30.7% of the respondents were aged between 16 and 25 years, 23.8% between 34 and 44 years and 19.4% between 26 and 34 years. The others were aged between 45 and 55 years or more. 56.1% of the respondents were from the rural areas as compared to 43.9% who were from the urban ones. As regards the academic level, 32% of the respondents have studied up to School Certificate (Form V) followed by 27.1% who have attended primary schooling. Only 2.8% had no schooling. 17.5 % of the respondents had pursued the Higher School Certificate (Form VI) and 13.9% had attended diploma and degree programmes. More than half (58.9%) of the sample population were of Hindu origin. 28.1% were of Muslim origin, followed by 10.4%, from the General Population and 2.5% from the Sino-Mauritian ethnic group. The Hindu bias is due to the ethnic composition of the Mauritian population. The majority (67.5%) of the Mauritian family consists of 4-6 members followed by 27.7% with 1-3 family members, 5.5% with 7-9 members and only 1.1% with 10 or more members. Research findings Demand side From Table 1 below, it is seen that nearly one third (31.7%) of the respondents are of the opinion that the environment in Mauritius will stay the same in the next five years. 34.7% of the respondents fall on the worse side and 33.6% on the better side. Further analysis of this dependant variable revealed that there were no significant differences across the demographic profile (independent) variables of the respondents.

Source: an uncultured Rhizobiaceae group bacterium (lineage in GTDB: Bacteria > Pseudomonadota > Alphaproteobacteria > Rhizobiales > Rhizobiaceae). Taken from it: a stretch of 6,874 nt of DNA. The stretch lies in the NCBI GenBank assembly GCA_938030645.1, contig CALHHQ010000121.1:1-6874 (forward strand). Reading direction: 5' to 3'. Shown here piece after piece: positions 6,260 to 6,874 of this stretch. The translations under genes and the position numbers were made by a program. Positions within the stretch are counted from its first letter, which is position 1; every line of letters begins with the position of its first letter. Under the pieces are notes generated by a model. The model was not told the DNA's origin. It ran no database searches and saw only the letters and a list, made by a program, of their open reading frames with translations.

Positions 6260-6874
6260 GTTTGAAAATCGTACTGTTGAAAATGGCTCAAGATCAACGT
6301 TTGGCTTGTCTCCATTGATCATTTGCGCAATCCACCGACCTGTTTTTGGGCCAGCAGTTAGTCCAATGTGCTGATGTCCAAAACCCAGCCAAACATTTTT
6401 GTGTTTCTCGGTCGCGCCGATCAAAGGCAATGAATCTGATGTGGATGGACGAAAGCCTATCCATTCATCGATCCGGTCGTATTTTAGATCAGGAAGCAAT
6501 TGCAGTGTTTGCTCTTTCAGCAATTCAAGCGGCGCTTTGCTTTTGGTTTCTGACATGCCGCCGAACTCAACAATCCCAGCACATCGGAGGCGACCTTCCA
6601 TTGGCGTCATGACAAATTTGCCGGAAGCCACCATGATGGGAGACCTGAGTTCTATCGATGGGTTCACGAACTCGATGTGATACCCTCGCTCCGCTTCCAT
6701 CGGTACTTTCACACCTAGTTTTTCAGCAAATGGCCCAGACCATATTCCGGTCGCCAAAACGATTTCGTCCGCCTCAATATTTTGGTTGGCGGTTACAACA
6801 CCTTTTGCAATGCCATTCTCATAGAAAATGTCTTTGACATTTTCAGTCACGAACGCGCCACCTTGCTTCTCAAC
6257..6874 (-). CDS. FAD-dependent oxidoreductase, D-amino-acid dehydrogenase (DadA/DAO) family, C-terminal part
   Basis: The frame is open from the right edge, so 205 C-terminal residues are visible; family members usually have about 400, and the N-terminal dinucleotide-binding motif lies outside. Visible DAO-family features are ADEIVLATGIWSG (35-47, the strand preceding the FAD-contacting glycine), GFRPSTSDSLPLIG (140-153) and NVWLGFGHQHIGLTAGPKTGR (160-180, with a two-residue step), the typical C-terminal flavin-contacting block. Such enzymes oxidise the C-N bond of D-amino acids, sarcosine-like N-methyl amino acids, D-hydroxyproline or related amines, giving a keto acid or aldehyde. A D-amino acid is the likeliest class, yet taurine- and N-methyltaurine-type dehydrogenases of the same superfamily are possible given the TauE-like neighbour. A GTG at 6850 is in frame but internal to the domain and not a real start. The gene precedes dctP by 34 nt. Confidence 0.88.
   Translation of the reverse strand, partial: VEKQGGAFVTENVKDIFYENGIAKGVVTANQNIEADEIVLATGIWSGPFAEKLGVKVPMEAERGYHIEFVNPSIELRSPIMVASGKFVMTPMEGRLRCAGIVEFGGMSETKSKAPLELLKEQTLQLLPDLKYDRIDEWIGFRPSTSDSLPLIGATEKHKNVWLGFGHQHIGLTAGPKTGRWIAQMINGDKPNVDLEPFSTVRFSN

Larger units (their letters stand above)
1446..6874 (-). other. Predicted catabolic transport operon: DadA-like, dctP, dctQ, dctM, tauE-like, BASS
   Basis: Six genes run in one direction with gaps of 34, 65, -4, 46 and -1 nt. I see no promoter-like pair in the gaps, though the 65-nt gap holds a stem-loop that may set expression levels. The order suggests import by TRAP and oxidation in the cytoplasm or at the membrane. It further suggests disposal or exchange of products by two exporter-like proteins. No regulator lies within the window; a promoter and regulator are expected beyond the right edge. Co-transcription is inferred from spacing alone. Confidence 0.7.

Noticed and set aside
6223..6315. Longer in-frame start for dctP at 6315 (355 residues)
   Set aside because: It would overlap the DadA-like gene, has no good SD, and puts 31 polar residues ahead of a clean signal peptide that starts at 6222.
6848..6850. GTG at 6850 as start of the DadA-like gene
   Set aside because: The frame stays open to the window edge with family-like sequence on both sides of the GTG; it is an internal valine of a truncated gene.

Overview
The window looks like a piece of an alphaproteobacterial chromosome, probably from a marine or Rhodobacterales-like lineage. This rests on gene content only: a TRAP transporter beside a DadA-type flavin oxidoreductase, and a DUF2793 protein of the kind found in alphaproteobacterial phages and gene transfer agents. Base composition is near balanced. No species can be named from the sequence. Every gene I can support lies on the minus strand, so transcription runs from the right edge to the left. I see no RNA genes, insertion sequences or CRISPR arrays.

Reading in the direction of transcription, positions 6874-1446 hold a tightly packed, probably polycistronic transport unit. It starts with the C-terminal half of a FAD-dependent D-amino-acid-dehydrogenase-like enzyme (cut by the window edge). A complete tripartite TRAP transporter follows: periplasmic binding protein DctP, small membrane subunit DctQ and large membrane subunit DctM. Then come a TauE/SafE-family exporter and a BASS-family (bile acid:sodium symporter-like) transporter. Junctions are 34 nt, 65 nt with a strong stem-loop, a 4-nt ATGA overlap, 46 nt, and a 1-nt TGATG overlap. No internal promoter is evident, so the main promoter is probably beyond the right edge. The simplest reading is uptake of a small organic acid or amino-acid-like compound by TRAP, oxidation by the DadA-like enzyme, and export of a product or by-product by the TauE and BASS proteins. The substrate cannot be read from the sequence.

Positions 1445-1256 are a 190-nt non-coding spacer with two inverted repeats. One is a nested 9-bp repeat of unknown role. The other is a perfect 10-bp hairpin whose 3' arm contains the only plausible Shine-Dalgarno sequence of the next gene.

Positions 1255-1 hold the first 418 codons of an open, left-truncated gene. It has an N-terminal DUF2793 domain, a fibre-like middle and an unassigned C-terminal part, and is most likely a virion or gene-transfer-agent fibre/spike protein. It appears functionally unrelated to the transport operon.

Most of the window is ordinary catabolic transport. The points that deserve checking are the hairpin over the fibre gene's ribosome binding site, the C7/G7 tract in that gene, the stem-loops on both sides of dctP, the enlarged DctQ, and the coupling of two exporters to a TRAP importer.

ENVIRONMENT RELATED CONCERNS OF THE RESPONDENTS

Mean Score What will be the state of the environment in Mauritius in the next 5 years? 3.05

Standard Deviation 1.25

Table 1: State of the Environment in the next 5 years (n=1000)


Worse Slightly Worse Same Slightly Better Better

10

Scale

What will be the state of the environment in Mauritius in the next 5 years? 35 31.7%

Percentage of Respondents

30 25 20 15 10 5 0 Worse Slightly Worse Same Slighty Better Better 13.0% 11.0% 21.7% 22.6%

Figure 1: State of the Environment in Mauritius over the next 5 years (n=1000) From the Table 2, it is found that respondents have rated variables related to industrial air pollution, industrial water pollution, auto air pollution, destruction of ozone, pesticides on food among other with a mean greater than 4 as serious environmental concerns in Mauritius. Factors related to rainforest, oil spills, ocean contamination have score means less than 4 and are neverheless viewed as environmental concerns equally.